Going Global With Your Business Website

Translation Services for global business

The world is getting smaller by the hour, and it is more and more difficult to succeed in the global economy. There are literally thousands of options and directions to take; there is more information than ever before- more than can be consumed. With new markets, new ideas and new trends, it is difficult to reach potential customers and run a successful business. Before you set off into the world of global business, there are six things you should do.

1. Have a clear, strong plan.

When it comes to global business, the power of analytics is tremendous. Decide on your primary goal. There is absolutely no time to waste. The world is changing at jet speed, and you have to stay in the game. Steer clear of blurred ideas, mixed up plans and unreliable information. Stay focused and work on achieving your dreams.

2. Be aware of competition.

Competition is out there, whether you like it or not, and it will hit hard. You might experience all kinds of things: someone copying your words, setting traps for you, embracing your current customers, etc. It will be a rat race, but that is how things go, and there is no time to brood on it. Make the best of your situation and head towards success.

3. Localize your site.

Meet the cultural norms of a market you are about to reach, and make sure your website is translated into several languages, depending on the region you target. By translating your web site, you will increase the chances of success by 70-80%. English is not the supreme Internet language anymore; you have to broaden your scope of influence. Also, proper keyword placement will make sure your site is picked up by search engines.

4. Follow the trends.

The most important thing is not to stay behind with the times. Stay in tune with the latest in design and check on everything that is currently happening in the online market. You never know what you might come across. Expand; go beyond what is popular and interesting. Offer discounts and incentives. This way, you will give your customers and visitors something to look forward to.

5. Have a strong social media presence.

Having a website is not enough anymore. You have to include social media buttons on your site, and make sure your customers are able to “share” anything they like. This will make you closer to thousands of people and enable you to draw many potential customers. Know that some countries do not use Facebook (Russia, for example), so be sure to include buttons for all major social networks.  Consider providing the Spanish, German, Portuguese, Chinese and French translation of your popular content.

6. Make your web design shine.

It is all about the appearance and ease of use, so you have to pay attention to your website’s design and functionality. Keep it simple, yet interesting and engaging. Remember that the design should go well with your web content and the overall appeal of your site (funny, serious, casual, etc.). Choose the colors wisely and follow the latest trends and templates.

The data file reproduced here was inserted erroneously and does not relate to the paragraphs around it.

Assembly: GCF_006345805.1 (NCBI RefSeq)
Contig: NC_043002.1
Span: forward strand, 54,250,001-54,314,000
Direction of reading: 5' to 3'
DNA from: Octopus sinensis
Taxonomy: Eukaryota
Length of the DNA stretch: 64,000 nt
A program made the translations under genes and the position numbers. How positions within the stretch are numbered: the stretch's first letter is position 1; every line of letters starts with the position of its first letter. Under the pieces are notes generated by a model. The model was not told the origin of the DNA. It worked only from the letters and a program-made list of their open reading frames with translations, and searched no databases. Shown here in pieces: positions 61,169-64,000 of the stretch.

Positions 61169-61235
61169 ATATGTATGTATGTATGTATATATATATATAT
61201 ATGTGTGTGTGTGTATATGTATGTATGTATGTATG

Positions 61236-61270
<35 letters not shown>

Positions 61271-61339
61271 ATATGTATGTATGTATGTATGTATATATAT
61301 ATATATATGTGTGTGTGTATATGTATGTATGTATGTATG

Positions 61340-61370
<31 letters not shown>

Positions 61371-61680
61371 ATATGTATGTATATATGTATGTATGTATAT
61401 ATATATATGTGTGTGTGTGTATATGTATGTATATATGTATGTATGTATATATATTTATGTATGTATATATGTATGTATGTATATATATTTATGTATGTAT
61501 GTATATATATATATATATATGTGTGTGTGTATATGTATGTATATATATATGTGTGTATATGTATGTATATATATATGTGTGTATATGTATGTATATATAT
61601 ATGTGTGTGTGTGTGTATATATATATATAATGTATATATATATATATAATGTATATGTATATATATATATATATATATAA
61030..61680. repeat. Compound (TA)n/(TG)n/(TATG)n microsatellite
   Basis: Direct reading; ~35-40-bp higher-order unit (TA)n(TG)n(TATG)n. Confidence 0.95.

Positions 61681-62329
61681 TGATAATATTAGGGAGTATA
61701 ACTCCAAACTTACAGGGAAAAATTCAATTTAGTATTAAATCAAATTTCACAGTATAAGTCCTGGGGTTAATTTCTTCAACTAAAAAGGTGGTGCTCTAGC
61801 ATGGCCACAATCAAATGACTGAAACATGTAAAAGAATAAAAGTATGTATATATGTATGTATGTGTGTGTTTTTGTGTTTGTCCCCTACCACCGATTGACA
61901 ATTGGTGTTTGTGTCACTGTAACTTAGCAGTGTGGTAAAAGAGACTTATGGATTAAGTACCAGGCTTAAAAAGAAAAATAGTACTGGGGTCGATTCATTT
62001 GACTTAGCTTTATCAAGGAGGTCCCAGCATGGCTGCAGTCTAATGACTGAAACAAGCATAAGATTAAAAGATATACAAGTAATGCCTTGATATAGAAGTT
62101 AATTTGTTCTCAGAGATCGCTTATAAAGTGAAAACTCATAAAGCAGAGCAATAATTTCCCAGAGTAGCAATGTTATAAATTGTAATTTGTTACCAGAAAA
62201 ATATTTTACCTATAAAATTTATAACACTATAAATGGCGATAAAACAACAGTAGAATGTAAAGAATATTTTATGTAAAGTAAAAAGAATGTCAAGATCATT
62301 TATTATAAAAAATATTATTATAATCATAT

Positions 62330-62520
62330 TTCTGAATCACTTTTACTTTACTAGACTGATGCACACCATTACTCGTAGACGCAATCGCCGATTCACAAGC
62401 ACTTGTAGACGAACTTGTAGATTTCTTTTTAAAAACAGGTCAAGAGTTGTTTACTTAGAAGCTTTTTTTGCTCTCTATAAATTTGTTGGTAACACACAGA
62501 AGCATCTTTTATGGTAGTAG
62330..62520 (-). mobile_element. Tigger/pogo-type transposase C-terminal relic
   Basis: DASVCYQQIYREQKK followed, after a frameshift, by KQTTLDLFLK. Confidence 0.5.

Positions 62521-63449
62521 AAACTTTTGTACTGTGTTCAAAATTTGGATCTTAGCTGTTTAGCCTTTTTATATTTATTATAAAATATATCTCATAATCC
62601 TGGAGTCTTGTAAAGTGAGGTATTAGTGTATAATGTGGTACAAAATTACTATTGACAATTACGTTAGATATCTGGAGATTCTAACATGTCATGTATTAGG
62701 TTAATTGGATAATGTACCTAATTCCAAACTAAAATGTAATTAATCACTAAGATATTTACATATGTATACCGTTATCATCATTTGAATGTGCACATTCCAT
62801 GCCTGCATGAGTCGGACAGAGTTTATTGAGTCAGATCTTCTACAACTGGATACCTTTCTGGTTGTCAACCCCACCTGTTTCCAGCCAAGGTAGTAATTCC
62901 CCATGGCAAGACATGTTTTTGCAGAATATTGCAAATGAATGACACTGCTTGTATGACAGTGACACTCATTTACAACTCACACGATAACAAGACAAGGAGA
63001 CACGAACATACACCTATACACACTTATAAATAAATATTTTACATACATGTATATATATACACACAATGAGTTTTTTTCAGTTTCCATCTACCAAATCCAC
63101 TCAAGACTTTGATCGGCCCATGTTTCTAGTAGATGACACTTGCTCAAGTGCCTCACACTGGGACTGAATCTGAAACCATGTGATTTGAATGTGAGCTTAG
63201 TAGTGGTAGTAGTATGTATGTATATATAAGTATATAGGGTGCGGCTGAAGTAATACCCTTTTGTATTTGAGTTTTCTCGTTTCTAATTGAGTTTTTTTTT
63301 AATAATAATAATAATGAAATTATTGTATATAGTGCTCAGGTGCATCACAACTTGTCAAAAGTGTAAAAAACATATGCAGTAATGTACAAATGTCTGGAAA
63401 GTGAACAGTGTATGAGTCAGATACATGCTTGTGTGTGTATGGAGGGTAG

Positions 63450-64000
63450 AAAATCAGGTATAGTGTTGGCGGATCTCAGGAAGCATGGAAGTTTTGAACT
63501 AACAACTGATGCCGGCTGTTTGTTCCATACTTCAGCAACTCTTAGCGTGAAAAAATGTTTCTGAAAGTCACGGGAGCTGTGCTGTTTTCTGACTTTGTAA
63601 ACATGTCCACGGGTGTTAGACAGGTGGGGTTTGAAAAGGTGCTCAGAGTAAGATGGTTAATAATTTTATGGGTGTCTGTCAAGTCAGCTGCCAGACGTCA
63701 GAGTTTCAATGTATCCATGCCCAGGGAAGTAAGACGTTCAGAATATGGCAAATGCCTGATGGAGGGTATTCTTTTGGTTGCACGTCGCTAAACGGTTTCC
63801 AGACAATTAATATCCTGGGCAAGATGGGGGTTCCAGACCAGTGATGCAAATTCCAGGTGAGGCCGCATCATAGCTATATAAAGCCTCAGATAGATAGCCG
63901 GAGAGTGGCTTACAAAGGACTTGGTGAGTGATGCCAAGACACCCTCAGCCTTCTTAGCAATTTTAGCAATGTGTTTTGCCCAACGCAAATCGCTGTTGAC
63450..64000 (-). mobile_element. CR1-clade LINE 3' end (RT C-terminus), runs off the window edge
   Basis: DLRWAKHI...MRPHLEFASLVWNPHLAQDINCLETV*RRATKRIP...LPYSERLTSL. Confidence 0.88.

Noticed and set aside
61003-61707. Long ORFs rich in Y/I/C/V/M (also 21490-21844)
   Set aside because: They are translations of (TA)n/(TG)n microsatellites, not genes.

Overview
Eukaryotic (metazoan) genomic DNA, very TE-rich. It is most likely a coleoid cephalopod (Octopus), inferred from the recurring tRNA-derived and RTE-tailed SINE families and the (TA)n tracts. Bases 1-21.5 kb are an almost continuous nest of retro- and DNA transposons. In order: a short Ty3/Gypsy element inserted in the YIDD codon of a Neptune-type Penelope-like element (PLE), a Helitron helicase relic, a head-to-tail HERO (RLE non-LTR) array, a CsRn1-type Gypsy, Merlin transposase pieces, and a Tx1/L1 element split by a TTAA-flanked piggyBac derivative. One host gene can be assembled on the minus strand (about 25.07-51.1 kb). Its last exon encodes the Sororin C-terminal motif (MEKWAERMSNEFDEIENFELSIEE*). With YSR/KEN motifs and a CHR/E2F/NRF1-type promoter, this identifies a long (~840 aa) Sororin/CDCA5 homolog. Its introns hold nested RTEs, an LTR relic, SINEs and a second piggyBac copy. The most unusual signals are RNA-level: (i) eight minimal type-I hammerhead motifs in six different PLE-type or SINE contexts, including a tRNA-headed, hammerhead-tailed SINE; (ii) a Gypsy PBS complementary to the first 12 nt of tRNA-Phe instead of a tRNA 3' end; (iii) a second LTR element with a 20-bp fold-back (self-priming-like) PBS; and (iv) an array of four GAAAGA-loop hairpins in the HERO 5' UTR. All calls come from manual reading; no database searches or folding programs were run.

Once you cover all that we have mentioned, there’s no doubt your website will maintain a strong global presence and attract plenty of customers. Your job is to lay down the groundwork.

How Translators Should Use The Power Of Persuasion By Including Facts And Data

As content creators, writers and translators who are trying to include persuasion in our works, it’s important to keep in mind that the people who will be reading the material can be classified into groups.  They include those who have been persuaded, those who can be persuaded and those who cannot be persuaded.  Therefore, Washington D.C. Legal Translation providers suggest that we should be cautious about how we use persuasion to sway the group that can be persuaded and be delicate in how we address those who are already persuaded.  You will never be able to change the mindset of those who cannot be persuaded.  As far as those who are already persuaded, it might be enough to demonstrate why you are a reliable source of information and then make your emotional appeal.  For those who can be persuaded, you need to present proof and data to support your position.

In a commercial sales presentation, one sales representative might state a negative claim against the competition to persuade the key decision makers that the product they offer is inferior.  A Portuguese Miami translator  translator suggests that the back and forth debate might sound something like this:

• Brand X’s product lacks the software scalability to address your needs in six months.

• Brand Y’s product has one of the worst support teams in the world.

• Brand X’s product has a tendency to crash because it is new and hasn’t been adequately field tested.

On the other hand, a positive argument is one that reinforces the person making the claim with encouraging statements.

• The product line we represent has been field tested in thousands of installations.

• With the software that operates on our computers, you can expect efficiency gains of 20%.

It’s likely that there won’t be many members in your audience who will feel that you are trying to deceive them by offering incorrect data. More likely than not, Seattle French translation workers suggest that the facts won’t concern the audience as much as matters they relate to value, importance, and the possible fallout from making a bad decision. The largest part of your presentation should be devoted to clarifying the implications and meanings of the material you presented. In other words, as your audience takes in all of the information that you presented, they will want to know what it all means and why it is important to them.